My calendar says it's July, so apparently June has come and gone. Despite the frustrations in Cleveland in June, every Cleveland affiliate (including Cleveland) except for Mahoning Valley currently sits in 1st place in their division/league. Here are some of the highlights of the farm teams as we enter July (sorry, full-season teams only).
46-35, 1st place
Part of what's gone right in Buffalo is evident by the players who are no longer in Buffalo; Gutz, Francisco, Perez, and sometimes Mujica. None of these guys were given spots in Cleveland by Shapiro/Wedge to begin the season but they've all played well enough to force their way onto Cleveland's roster. That's what minor league systems are supposed to do and that is the only way Cleveland will ever be able to contend. The other positive development in Buffalo this past month were new arrivals to Buffalo, Aaron Laffey, Jensen Lewis, and Jon Van Every. Laffey's emergence as a top prospect has been discussed elsewhere on this site, so I'll just provide his June line in Buffalo. 6 starts (one technically followed an inning by A. Miller), 41.1IP, 30H, 4ER, 1HR, 7BB, 38K, 2.44GO/AO, and a .199BAA. He's probably been a little lucky this month, but those are good numbers. Jensen Lewis has also been discussed elsewhere here. Lewis was pretty dominating out of the pen in Akron and has carried that forward in the early going in Buffalo. I doubt we'll see him in Cleveland for more than coffee this year, but I bet he gets a long look with Mastny-like opportunity in Spring Training next season. Van Every is back in Buffalo, doing a good impersonation of the recently departed Ben Francisco.
Shin-Soo Choo continues to have a disappointing season. He hasn't seen any game action since June 9th because of elbow problems has missed out on a golden opportunity to once again insert his way into the Cleveland lineup. Jeremy Sowers is still struggling to regain his 2006 magic. His numbers in Buffalo are disturbingly like his numbers from Cleveland. Brian Slocum also remains on the DL.
Hector Luna...remember when he had some value? Not anymore. He's hitting .259/.308/.356 with 20 errors in the field. If we needed a temporary replacement for Rouse/Barfield/Peralta, who here would rather use Luna than Luis Rivas or Joe Inglett?
50-31, 1st place
Jordan Brown has had a pretty steady season in Akron and caught fire in June (.352/.418/.574 for the month). His 6 homers seem low for a 1B/OF, but notice that he's got 25 doubles already. Doubles are often used as an indicator of power to come in younger guys (Brown's 23) and given Canal Park's tendency to suppress home runs (here are its 2003-2005 numbers), Brown's numbers probably bode well. Chris Gimenez has begun his Akron tenure in similar fashion to his Kinston stint. His 17 HRs and .601 SLG% this season are tops for the Tribe organization. Gimenez is old, but his ability to play multiple positions (including catcher) could make him an interesting 25th guy eventually.
Chuck Lofgen is officially in a slump. Don't get me wrong, he's still doing pretty well and still striking out more than a batter an inning, but he allowed at least 2 walks in every start he made in June. He also allowed more than a hit an inning in all but one of his June starts. Hopefully his luck will improve and he'll improve his control this coming month. Ryan Goleski, one of last season's leading minor-league sluggers for the Tribe, has been terrible all season. His June was a little better, but his .463 SLG% for the month is a far cry from the .636 number he put up in Kinston last season. Maybe that wrist injury which nixed his Rule 5 hopes is having an effect.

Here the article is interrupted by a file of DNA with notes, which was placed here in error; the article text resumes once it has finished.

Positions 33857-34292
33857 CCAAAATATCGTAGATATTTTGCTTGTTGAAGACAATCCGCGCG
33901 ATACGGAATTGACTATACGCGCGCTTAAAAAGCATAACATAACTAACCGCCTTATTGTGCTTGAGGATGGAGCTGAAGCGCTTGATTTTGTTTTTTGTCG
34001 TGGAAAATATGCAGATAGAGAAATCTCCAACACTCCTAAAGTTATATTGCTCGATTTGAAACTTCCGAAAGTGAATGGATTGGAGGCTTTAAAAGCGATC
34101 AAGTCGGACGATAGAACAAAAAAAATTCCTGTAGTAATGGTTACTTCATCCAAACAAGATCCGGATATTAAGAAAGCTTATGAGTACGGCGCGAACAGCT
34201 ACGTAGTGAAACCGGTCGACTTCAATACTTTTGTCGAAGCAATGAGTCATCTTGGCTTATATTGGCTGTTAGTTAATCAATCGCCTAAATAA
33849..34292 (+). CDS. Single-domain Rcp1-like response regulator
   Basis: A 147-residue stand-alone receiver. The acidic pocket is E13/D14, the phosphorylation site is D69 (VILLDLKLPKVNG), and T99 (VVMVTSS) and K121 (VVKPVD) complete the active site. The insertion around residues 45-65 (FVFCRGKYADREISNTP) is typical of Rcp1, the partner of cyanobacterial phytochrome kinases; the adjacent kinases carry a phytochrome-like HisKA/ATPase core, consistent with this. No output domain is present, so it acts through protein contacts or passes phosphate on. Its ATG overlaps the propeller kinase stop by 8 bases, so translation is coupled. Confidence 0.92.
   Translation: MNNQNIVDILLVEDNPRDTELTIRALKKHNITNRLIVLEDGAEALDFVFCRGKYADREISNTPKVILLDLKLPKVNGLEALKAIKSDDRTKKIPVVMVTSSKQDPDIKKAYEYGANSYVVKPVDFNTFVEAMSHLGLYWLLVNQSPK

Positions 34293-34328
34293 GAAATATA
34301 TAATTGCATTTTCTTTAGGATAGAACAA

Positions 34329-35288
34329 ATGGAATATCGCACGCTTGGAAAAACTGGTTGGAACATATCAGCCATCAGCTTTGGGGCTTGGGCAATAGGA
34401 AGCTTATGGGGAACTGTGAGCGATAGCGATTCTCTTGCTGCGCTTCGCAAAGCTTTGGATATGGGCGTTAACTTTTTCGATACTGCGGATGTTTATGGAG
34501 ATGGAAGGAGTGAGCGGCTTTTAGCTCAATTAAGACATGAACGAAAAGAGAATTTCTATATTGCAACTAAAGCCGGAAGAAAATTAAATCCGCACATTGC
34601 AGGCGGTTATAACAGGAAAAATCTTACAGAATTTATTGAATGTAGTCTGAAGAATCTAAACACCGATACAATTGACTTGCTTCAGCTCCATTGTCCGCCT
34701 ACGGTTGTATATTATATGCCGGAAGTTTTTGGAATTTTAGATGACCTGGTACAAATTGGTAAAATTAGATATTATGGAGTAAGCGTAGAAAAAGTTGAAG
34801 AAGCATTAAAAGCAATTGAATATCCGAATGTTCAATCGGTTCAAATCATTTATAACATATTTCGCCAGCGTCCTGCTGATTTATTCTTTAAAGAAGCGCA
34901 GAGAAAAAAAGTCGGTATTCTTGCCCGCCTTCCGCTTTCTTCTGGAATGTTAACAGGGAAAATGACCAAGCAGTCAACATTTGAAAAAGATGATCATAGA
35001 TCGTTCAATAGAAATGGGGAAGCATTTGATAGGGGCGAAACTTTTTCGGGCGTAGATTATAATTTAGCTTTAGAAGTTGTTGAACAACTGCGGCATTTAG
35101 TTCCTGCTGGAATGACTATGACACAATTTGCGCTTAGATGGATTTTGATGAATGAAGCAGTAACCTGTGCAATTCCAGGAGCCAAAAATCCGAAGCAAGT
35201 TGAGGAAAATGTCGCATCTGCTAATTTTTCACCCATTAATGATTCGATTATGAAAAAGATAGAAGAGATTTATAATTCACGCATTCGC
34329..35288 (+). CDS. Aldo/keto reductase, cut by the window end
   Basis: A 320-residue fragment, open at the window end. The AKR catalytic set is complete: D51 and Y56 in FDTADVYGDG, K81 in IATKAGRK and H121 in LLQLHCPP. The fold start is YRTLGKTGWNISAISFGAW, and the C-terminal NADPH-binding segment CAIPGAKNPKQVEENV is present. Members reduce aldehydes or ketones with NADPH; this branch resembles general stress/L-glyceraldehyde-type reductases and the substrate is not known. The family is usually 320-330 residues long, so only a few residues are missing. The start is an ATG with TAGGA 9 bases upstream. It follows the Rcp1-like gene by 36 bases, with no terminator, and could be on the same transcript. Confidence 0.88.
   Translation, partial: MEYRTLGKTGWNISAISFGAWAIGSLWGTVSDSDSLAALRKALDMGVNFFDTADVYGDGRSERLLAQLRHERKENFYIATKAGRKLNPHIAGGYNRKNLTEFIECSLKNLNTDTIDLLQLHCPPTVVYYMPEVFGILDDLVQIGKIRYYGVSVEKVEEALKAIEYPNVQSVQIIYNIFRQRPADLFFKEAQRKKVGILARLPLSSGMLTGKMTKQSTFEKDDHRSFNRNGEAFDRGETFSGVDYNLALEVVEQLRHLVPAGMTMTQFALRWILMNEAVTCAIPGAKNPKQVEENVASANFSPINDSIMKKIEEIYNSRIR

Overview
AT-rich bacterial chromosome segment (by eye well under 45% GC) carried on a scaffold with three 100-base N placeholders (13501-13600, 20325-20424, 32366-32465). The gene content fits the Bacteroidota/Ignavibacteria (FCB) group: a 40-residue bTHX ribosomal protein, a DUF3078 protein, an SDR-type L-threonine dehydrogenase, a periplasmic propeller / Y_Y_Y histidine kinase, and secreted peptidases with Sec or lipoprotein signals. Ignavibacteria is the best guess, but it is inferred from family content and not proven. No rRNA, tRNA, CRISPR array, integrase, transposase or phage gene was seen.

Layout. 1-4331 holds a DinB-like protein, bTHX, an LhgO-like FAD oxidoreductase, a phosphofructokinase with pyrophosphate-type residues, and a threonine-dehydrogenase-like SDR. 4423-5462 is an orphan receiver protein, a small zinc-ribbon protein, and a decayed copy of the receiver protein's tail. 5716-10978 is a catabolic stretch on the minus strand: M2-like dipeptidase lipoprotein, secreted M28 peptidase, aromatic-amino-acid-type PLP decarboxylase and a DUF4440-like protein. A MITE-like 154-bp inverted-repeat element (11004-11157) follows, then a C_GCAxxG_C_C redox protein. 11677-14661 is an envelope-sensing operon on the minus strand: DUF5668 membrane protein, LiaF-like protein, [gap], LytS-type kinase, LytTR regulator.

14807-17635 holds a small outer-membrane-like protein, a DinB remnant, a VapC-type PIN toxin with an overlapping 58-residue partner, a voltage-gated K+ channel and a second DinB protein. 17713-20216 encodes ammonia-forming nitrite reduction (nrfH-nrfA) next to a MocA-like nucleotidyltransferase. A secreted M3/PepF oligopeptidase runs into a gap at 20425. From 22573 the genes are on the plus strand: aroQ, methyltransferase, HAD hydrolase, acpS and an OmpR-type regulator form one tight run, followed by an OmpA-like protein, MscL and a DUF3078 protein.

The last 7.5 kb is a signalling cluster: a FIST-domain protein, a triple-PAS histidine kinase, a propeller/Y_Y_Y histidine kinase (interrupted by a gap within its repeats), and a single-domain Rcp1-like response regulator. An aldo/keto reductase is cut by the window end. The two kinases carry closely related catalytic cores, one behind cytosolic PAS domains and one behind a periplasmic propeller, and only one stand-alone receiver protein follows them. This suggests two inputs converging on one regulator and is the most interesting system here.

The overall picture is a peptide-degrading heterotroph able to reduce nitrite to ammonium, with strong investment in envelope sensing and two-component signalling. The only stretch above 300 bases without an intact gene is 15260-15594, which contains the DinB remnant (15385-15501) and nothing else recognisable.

Trevor Crowe. Actually, this one is meant as a gleam of hope. Since being re-inserted into the leadoff spot, Crowe has gone 12-30 with four walks and no strikeouts.
6-3, 1st place (2nd Half)
Max Ramirez is ready to be promoted to Akron. He hit .328/.432/.656 for June, with 6 doubles and 5 HRs. He's maintained his discipline and upped his power, only one short of his 2006 HR season-total. Wes Hodges is also displaying prowess at adjusting to professional ball. Here are his lines for April (.286/.311/.607), May (.271/.373/.400), and June (.405/.457/.527). He made a lot of adjustments in May cutting down his K-rate and improving his BB-rate...now it looks like he's receiving the benefits and hitting the snot out of the ball. Good for him. A pitcher who hasn't gotten much attention but is worth looking at during the second half of the season is Sung-Wei Tseng. This is the first US season for the Taiwanese righty and his peripherals have been pretty good.
The Bad (and Ugly)
Jared Goedert's still injured :-(
7-3, 1st place (2nd half)
Nick Weglarz has been talked about by mcrose elsewhere, so I thought I'd mention Adam Davis. Drafted last season, Davis is a speedy 22-year old middle-infielder who hit under .200 for the month of April and produced at an even lower level in May. In June he rebounded in a major way with a .321/.416/.585 line, including 8 doubles, 4 triples, and 4 HRs. His season line is now .270/.383/.415. We don't have a lot of middle-infield prospects of note right now, so it would be nice to see Davis continue to improve and possibly get a promotion to Kinston. Paulo Espino is one of the very young Latin American guys on the Captain's roster and continues to put up great numbers (52.1IP,13BB,62Ks). He's mainly come out of the pen, but made his first two starts in June. Beau Mills had a dramatic debut for the Captains, including his first professional homerun.
The Bad (and Ugly)
With his promotion to Kinston, Matt Whitney no longer displays his skills on the East side of Cleveland. Whitney saw 866 plate appearances for the Captains, striking out in 207 of them.
[editor's note, by Ryan] Moved to front page.